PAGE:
Linear Transformation: V --> W - True or False?

In summary: Remember, T is a transformation, so it takes in a vector and outputs another vector. In this case, T takes in any vector in R^2 and always outputs (0,0,0). So it's not 1-1 because multiple inputs can give the same output.
  • #1
jumbogala
423
4

Homework Statement


T: V --> W is a linear transformation where V and W are finite dimensional.

If dim V is less than or equal to dim W, then T is one-to-one. True or false?


Homework Equations





The Attempt at a Solution


First of all, I'm assuming that im(T) = W. Is that correct? If so, dim(im T) = dim(W).

Dimension thm says dim(V) = dim(ker T) + dim(im T).

So if dim(V) is less than or equal to dim(im T), then dim(ker T) = 0. Which means ker T is is as small as it can be, so T should be one-to-one.

But this is wrong. The answer is supposed to be false. Can anyone help?
 
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  • #2
W is the target space for the transformation, so the image of T is a subset of W. The image is equal to the target space if the function is onto.
 
  • #3
Hmm okay, and we don't know if this is onto. So my approach doesn't work =\

Can anyone give me a hint of what I should instead?
 
  • #4
If you already know it's false then try to construct a counterexample.
 
  • #5
Well I don't know it's false, I looked at the answers :) Haha. And a counterexample is given there... but is there a way to show that it's false without finding a specific counterexample?

(Just because on a test I wouldn't automatically know if it was true or false first, so I want to be able to understand why it's one or the other w/o a counterexample).
 
  • #6
A proof to show it's false might not work on all levels because there can be functions that satisfy the criteria. You could, as you pointed out, use the dimension theorem as well as that T is 1-1 implies that nullity T = 0 and try to reduce the problem into proving something simpler.

A good way to prove something is false is to find a counterexample. Can you find a linear transformation where dim V is less than or equal to dim W but T is not one-to-one?

For example, consider the mapping f(x,y) = x + y. Is f 1-1?
And consider g(x,y)=(f(x,y), 0, 0)
 
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  • #7
All we know about T is that it's a linear transformation.

T = 0
is a linear transformation, and it's about as far from being 1-1 as you can get...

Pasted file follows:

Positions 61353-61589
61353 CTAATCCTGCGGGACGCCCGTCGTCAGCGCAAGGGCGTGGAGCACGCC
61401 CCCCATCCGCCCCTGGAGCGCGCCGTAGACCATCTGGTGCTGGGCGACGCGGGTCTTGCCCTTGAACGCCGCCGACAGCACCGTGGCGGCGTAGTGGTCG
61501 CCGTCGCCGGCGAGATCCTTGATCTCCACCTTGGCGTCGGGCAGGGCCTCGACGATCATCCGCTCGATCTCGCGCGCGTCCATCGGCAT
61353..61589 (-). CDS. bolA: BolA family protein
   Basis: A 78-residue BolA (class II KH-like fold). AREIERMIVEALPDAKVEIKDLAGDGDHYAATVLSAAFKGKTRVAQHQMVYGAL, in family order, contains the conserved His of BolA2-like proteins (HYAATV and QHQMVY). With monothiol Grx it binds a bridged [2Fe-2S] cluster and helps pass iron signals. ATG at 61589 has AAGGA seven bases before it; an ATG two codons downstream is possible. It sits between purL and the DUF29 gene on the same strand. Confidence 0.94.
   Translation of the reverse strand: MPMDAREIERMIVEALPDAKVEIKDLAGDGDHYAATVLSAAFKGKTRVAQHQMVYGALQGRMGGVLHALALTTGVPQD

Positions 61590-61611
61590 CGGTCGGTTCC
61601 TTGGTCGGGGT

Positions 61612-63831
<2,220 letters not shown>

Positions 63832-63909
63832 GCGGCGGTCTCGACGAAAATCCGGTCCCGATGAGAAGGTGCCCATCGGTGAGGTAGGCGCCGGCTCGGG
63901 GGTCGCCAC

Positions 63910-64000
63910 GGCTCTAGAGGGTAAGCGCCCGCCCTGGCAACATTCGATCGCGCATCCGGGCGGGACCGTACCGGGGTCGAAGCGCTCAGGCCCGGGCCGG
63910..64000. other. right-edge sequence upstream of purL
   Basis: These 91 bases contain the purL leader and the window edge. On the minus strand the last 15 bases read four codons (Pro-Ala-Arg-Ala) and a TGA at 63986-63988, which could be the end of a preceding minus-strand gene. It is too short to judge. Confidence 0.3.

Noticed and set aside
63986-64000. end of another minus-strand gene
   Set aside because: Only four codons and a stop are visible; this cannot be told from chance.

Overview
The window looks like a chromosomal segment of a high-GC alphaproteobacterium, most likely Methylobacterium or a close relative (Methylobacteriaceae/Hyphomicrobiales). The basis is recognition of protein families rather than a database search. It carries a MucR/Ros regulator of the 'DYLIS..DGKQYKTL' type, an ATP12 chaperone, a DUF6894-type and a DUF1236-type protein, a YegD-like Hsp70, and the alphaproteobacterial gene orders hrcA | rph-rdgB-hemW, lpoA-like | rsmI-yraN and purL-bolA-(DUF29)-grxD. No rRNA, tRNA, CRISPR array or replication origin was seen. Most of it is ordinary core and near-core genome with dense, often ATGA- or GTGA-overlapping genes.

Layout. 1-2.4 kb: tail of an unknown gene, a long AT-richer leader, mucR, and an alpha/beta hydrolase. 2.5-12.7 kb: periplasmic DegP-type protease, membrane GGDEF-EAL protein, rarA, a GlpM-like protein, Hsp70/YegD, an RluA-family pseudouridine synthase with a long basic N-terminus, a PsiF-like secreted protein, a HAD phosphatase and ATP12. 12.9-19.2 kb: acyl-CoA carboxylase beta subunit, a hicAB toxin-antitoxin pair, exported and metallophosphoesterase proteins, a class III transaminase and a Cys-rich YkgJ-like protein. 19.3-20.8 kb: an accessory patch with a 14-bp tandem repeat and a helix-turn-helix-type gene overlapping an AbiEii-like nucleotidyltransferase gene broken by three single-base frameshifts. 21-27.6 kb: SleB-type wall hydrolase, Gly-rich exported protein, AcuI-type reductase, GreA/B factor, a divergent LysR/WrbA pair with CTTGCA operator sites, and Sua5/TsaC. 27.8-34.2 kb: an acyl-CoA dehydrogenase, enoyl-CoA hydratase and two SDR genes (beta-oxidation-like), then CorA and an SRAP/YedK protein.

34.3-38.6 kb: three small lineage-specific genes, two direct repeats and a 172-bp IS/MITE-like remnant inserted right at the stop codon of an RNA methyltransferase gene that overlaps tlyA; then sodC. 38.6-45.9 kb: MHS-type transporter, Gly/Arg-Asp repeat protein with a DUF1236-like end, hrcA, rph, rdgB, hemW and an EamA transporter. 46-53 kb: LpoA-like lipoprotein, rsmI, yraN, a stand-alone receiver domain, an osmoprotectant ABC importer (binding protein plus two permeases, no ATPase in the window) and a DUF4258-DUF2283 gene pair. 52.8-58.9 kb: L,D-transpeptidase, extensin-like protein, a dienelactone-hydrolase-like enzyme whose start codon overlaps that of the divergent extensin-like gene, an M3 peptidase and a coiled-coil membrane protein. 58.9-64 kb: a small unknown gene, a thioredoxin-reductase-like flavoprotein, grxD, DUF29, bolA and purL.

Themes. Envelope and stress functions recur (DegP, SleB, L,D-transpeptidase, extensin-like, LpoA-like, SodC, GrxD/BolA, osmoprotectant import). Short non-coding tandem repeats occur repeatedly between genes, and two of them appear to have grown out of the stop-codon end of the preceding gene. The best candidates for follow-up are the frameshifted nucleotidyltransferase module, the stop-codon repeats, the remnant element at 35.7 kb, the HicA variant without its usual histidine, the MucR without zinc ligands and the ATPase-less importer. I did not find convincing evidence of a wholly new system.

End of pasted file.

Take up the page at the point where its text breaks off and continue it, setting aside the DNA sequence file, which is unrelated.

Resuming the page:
• #8
How are you getting T = 0? I understand that T = 0 is definitely not 1-1.

But if T = 0, I don't get why dim(V) is less than or equal to dim(W)...

I'm obviously missing something here =\
 
  • #9
Mathnerdmo isn't 'getting' T=0. It's proposing that T=0 is a counterexample for the proposition that T:V->W is necessarily 1-1 if dim(V)<dim(W).
 
  • #10
oh, okay. I still don't get what dim(V) and dim(W) actually are though.

V could have many vectors in it, but if T=0 then W only has one vector, 0, doesn't it? So dim(W) = 0. So wouldn't that mean that dim(V) > dim(W)? Obviously not, but I don't understand why.
 
  • #11
Put V=R^2 and W=R^3 and T:V->W=0. dim(V)=2 and dim(W)=3, you can agree with that, right? What T is doesn't affect what dim(V) and dim(W) are. Does it? And T is not 1-1.
 
  • #12
Ah I think I get it. Let me rephrase to make sure.

T: R^2 --> R^3. So T would like like T(x,y) = (0, 0, 0) if T = 0, right? (I'm a bit unsure about what T = 0 actually means, but it just means it takes any vector to zero, correct?)

So then dim(R^2) = 2 and dim(R^3) = 3, but T is not 1-1 because every vector in R^2 that map to (0,0,0), not just one.
 
  • #13
jumbogala said:
Ah I think I get it. Let me rephrase to make sure.

T: R^2 --> R^3. So T would like like T(x,y) = (0, 0, 0) if T = 0, right? (I'm a bit unsure about what T = 0 actually means, but it just means it takes any vector to zero, correct?)

So then dim(R^2) = 2 and dim(R^3) = 3, but T is not 1-1 because every vector in R^2 that map to (0,0,0), not just one.

Yes, that's it.
 

1. What is a linear transformation?

A linear transformation is a mathematical operation that maps one vector space, V, to another vector space, W, while preserving the basic algebraic structure of the original space.

2. How do you determine if a transformation is linear or not?

A transformation is linear if it satisfies two properties: 1) the transformation of a sum of vectors is equal to the sum of the individual transformations of each vector, and 2) the transformation of a scalar multiple of a vector is equal to the scalar multiple of the transformation of the original vector.

3. Can a linear transformation have multiple inputs or outputs?

Yes, a linear transformation can have multiple inputs and outputs. However, the number of inputs must be equal to the number of outputs for the transformation to be considered linear.

4. Is a linear transformation always a one-to-one mapping?

No, a linear transformation can be a one-to-one mapping, where each input vector maps to a unique output vector, or it can be a many-to-one mapping, where multiple input vectors map to the same output vector.

5. Can a linear transformation change the dimensionality of a vector space?

Yes, a linear transformation can change the dimensionality of a vector space. For example, a transformation from R³ to R² would reduce the dimensionality of the vector space from three dimensions to two dimensions.

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